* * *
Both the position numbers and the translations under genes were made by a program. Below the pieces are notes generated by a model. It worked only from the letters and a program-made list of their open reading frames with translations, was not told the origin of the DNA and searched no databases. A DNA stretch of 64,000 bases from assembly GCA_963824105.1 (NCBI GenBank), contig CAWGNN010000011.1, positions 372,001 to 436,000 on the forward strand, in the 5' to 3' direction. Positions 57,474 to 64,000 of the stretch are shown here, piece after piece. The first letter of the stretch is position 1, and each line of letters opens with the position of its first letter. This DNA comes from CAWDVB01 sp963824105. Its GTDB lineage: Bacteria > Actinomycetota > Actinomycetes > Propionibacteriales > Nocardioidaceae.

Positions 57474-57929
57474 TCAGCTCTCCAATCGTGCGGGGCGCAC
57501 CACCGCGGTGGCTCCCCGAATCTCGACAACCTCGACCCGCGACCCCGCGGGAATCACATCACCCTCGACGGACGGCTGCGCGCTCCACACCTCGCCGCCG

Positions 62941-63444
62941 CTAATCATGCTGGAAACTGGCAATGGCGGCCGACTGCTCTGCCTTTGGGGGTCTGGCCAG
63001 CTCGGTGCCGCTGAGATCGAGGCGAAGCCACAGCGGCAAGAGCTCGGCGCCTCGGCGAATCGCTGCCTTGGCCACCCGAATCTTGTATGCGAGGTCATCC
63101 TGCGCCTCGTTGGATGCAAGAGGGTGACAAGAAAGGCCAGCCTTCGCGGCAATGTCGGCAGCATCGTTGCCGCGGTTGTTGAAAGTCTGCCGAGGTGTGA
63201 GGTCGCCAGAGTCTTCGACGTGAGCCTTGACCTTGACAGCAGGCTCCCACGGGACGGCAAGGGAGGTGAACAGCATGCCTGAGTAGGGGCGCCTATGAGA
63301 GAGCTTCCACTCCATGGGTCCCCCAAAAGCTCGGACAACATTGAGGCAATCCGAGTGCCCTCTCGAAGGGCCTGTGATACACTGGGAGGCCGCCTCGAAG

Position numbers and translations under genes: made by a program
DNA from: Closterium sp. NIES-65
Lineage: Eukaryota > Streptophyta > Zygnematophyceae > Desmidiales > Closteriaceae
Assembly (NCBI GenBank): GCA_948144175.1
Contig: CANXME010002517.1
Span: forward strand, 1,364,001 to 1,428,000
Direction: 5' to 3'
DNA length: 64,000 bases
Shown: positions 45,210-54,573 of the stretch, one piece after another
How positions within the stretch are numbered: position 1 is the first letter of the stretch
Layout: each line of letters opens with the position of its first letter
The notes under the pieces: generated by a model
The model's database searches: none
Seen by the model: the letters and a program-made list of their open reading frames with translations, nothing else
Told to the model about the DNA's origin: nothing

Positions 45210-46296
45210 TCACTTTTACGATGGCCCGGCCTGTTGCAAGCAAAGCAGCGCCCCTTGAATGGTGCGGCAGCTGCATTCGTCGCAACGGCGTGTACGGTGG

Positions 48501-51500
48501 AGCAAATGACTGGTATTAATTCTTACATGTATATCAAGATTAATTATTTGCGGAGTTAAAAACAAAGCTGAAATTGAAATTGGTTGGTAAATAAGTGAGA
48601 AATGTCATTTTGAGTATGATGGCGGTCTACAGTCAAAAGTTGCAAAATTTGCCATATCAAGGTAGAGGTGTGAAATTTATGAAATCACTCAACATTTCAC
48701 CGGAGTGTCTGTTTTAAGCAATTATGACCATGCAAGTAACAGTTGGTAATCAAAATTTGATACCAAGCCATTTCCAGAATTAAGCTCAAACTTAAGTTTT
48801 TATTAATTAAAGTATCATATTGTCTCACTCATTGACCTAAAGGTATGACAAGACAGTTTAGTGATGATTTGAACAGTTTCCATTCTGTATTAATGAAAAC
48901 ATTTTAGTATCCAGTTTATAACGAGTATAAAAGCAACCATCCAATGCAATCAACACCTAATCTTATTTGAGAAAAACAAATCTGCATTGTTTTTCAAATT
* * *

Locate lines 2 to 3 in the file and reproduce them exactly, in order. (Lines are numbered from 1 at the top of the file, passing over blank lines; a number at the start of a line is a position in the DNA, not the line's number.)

Positions 57474-57929
57474 TCAGCTCTCCAATCGTGCGGGGCGCAC